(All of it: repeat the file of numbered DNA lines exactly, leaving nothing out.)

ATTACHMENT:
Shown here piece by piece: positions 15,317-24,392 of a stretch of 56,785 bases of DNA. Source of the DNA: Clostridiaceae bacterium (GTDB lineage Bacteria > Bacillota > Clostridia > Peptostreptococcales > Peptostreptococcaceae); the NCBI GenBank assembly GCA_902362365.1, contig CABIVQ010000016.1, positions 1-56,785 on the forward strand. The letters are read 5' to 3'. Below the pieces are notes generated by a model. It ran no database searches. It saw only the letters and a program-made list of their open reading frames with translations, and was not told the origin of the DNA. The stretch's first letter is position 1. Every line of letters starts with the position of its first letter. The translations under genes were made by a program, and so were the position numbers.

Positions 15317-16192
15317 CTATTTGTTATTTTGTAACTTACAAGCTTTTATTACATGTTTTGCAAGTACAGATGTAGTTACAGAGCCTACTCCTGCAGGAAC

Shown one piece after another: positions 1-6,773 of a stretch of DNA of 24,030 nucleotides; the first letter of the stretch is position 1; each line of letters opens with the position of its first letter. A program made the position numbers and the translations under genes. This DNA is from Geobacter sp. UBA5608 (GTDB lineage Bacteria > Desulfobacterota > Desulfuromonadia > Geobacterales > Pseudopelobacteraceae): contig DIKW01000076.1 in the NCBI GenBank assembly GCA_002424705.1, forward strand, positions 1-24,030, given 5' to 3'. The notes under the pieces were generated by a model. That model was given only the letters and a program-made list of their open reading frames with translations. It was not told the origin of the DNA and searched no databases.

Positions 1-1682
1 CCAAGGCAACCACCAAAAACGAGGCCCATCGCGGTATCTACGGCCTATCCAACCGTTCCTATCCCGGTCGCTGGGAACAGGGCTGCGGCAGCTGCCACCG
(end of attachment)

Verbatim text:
Shown here piece by piece: positions 15,317-24,392 of a stretch of 56,785 bases of DNA. Source of the DNA: Clostridiaceae bacterium (GTDB lineage Bacteria > Bacillota > Clostridia > Peptostreptococcales > Peptostreptococcaceae); the NCBI GenBank assembly GCA_902362365.1, contig CABIVQ010000016.1, positions 1-56,785 on the forward strand. The letters are read 5' to 3'. Below the pieces are notes generated by a model. It ran no database searches. It saw only the letters and a program-made list of their open reading frames with translations, and was not told the origin of the DNA. The stretch's first letter is position 1. Every line of letters starts with the position of its first letter. The translations under genes were made by a program, and so were the position numbers.

Positions 15317-16192
15317 CTATTTGTTATTTTGTAACTTACAAGCTTTTATTACATGTTTTGCAAGTACAGATGTAGTTACAGAGCCTACTCCTGCAGGAAC

Shown one piece after another: positions 1-6,773 of a stretch of DNA of 24,030 nucleotides; the first letter of the stretch is position 1; each line of letters opens with the position of its first letter. A program made the position numbers and the translations under genes. This DNA is from Geobacter sp. UBA5608 (GTDB lineage Bacteria > Desulfobacterota > Desulfuromonadia > Geobacterales > Pseudopelobacteraceae): contig DIKW01000076.1 in the NCBI GenBank assembly GCA_002424705.1, forward strand, positions 1-24,030, given 5' to 3'. The notes under the pieces were generated by a model. That model was given only the letters and a program-made list of their open reading frames with translations. It was not told the origin of the DNA and searched no databases.

Positions 1-1682
1 CCAAGGCAACCACCAAAAACGAGGCCCATCGCGGTATCTACGGCCTATCCAACCGTTCCTATCCCGGTCGCTGGGAACAGGGCTGCGGCAGCTGCCACCG